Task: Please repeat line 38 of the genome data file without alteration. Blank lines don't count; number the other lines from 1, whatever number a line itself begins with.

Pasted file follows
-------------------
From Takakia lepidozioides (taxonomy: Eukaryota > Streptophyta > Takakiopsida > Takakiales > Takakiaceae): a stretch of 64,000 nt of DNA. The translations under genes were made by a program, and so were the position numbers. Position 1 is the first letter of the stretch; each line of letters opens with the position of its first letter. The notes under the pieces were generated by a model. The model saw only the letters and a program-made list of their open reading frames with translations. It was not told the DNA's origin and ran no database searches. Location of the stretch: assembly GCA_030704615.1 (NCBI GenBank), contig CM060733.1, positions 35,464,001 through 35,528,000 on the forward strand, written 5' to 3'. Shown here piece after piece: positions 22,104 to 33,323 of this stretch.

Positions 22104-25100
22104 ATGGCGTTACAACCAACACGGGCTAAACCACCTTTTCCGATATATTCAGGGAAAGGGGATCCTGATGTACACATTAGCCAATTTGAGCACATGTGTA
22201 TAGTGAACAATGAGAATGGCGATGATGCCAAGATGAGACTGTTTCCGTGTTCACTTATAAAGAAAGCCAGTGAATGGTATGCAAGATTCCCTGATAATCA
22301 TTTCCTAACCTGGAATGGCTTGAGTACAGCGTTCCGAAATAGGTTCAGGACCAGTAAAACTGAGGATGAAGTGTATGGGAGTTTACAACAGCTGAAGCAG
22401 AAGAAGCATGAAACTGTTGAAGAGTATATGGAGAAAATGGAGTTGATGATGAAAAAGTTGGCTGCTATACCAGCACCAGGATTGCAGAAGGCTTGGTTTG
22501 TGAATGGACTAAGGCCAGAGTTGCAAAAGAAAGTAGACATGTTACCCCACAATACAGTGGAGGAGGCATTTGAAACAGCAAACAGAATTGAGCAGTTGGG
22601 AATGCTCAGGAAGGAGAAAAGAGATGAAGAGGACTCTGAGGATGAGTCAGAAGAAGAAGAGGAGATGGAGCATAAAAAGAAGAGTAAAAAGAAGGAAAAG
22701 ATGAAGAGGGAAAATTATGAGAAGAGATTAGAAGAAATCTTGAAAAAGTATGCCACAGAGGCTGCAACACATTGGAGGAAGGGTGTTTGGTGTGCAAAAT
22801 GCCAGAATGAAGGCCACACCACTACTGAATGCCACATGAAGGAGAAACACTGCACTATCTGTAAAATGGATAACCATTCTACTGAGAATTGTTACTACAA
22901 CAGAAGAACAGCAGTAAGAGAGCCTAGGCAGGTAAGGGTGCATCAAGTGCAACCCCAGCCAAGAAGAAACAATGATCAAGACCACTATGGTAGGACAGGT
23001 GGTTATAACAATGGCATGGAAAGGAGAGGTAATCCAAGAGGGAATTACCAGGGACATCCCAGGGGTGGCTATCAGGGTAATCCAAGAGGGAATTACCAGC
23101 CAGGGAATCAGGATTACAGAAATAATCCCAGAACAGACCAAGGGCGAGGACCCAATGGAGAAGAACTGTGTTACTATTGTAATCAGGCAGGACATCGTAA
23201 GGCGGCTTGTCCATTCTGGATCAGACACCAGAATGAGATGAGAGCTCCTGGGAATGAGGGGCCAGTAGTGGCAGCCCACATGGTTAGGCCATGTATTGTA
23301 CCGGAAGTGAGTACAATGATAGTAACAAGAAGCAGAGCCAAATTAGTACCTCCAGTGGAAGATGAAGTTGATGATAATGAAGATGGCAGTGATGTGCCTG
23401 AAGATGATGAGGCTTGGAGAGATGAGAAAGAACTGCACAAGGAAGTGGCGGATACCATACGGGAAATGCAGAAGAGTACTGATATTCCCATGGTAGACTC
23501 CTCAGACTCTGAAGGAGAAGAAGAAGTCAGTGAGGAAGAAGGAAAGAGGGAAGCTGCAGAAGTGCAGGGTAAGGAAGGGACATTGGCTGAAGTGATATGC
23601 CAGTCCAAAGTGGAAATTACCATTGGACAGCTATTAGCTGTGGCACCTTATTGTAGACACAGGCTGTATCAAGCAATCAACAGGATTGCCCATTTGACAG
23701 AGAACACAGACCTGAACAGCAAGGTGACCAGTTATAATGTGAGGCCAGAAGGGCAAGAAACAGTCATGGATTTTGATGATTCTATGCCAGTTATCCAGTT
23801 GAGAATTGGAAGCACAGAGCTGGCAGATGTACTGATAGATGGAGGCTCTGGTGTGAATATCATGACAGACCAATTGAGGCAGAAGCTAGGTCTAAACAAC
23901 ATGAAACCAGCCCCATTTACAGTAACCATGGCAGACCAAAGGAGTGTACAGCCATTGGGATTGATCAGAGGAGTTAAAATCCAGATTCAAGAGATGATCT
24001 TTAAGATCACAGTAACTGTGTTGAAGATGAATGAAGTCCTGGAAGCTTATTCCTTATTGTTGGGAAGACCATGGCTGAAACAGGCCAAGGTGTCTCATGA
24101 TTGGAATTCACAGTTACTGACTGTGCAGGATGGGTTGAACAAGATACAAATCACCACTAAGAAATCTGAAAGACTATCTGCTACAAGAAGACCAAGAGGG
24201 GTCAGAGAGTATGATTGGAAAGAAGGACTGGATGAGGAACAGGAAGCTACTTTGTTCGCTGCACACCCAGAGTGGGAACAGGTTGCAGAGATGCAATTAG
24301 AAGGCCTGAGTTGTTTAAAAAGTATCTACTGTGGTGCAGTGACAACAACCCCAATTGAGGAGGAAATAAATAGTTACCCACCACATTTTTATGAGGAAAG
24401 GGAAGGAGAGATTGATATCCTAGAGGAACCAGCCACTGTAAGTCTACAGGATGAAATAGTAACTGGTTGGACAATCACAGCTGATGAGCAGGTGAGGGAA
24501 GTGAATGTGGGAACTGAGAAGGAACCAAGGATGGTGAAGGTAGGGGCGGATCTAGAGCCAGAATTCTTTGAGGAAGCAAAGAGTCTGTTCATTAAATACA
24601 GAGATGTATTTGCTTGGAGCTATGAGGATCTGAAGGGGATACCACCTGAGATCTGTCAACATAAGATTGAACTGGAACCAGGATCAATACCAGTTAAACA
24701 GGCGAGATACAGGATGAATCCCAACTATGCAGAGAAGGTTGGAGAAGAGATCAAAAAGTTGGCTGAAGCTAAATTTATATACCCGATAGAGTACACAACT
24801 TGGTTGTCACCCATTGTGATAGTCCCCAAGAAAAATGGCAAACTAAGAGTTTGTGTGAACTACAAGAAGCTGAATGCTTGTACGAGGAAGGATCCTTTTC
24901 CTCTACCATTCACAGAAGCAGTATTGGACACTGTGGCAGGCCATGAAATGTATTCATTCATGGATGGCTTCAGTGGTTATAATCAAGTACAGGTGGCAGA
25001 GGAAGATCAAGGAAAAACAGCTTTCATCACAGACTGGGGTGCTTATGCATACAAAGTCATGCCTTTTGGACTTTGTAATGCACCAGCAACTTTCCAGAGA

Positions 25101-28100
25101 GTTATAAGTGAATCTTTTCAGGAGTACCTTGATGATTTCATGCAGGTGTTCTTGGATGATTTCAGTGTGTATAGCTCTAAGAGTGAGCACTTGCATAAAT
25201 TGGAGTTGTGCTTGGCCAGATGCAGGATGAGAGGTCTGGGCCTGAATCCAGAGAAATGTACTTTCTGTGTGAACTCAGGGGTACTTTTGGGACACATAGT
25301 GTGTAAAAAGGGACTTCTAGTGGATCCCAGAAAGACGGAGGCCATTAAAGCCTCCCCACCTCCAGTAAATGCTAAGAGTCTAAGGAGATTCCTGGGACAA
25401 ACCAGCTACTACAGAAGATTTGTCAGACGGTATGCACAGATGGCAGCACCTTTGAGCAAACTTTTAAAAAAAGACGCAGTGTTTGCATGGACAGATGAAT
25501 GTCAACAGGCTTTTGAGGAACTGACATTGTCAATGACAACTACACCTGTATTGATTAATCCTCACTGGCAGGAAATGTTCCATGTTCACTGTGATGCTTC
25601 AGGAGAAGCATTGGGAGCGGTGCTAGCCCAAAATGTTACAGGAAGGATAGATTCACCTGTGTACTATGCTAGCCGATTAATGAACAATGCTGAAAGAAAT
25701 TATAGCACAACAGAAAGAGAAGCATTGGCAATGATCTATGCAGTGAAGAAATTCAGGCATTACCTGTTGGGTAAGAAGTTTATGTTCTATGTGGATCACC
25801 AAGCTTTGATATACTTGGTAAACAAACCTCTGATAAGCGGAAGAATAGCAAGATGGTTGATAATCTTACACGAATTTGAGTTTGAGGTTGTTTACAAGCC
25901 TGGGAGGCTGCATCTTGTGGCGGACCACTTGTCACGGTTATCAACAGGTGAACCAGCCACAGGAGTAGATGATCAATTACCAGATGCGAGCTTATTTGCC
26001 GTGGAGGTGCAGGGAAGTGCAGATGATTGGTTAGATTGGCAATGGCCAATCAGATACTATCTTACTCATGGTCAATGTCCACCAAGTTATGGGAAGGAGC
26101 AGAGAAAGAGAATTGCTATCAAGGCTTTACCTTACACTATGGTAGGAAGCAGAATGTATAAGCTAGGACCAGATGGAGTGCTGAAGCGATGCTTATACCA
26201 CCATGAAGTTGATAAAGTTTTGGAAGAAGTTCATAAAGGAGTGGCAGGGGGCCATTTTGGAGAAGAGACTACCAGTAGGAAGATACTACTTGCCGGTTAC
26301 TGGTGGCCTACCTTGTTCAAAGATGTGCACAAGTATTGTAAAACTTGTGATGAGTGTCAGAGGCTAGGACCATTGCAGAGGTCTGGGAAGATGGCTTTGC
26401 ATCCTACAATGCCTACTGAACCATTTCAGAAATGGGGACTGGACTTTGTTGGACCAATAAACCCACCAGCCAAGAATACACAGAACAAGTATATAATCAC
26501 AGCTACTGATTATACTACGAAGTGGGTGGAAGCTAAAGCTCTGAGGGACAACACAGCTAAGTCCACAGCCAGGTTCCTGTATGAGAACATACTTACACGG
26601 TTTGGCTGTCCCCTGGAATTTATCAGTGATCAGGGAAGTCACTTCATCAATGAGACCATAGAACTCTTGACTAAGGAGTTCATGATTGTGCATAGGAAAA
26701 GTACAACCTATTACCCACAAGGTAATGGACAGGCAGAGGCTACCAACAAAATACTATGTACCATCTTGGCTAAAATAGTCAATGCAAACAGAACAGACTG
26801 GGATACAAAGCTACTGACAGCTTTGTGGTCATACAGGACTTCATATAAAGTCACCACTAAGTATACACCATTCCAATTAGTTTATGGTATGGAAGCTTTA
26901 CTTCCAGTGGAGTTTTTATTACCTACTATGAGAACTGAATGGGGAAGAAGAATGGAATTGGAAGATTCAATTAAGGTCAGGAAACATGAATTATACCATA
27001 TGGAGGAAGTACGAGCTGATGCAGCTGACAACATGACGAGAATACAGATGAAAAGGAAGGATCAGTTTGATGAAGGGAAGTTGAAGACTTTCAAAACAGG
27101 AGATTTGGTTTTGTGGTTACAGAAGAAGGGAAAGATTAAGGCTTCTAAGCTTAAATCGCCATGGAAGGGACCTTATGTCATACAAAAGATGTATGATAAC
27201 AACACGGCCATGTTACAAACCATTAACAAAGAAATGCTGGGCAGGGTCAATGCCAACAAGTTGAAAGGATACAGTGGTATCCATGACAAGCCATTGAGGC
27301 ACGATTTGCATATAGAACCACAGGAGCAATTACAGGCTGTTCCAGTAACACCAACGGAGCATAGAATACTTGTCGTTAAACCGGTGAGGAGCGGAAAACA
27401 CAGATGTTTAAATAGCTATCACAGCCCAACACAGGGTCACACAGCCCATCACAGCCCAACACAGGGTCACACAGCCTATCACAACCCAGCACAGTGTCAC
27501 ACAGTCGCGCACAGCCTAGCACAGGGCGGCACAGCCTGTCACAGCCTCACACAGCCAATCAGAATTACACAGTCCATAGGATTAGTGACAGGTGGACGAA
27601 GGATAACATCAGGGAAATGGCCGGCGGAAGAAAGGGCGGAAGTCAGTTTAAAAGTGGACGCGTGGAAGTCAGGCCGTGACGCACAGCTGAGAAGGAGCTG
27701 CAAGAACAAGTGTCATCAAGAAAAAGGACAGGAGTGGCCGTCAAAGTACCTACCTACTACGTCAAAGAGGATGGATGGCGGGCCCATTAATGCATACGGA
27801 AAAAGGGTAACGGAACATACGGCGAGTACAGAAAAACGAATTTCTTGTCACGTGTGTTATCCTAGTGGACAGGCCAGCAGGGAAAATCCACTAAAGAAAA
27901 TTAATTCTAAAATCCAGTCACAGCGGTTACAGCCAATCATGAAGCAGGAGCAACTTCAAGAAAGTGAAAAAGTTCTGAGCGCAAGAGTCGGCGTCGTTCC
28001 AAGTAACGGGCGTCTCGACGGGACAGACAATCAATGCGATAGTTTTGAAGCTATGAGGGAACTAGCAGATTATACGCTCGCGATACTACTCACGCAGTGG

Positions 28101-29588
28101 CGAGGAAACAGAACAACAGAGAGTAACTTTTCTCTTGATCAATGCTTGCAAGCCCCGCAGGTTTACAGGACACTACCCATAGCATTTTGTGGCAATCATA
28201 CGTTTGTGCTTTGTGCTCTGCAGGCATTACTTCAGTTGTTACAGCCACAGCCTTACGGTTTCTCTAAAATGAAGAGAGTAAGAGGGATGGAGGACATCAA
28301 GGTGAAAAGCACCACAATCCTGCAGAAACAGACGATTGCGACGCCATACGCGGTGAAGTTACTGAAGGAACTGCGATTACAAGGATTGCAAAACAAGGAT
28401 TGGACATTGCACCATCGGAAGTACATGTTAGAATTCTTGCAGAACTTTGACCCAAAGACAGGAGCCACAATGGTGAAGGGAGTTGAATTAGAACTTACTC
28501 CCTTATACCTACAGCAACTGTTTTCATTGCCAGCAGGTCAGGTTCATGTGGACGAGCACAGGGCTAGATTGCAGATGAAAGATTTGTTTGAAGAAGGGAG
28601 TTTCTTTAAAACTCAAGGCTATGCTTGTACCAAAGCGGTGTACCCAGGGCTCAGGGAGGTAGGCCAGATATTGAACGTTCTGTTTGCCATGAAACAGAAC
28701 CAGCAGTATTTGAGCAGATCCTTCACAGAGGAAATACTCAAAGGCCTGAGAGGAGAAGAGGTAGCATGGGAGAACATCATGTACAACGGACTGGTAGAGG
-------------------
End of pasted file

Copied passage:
25501 GTCAACAGGCTTTTGAGGAACTGACATTGTCAATGACAACTACACCTGTATTGATTAATCCTCACTGGCAGGAAATGTTCCATGTTCACTGTGATGCTTC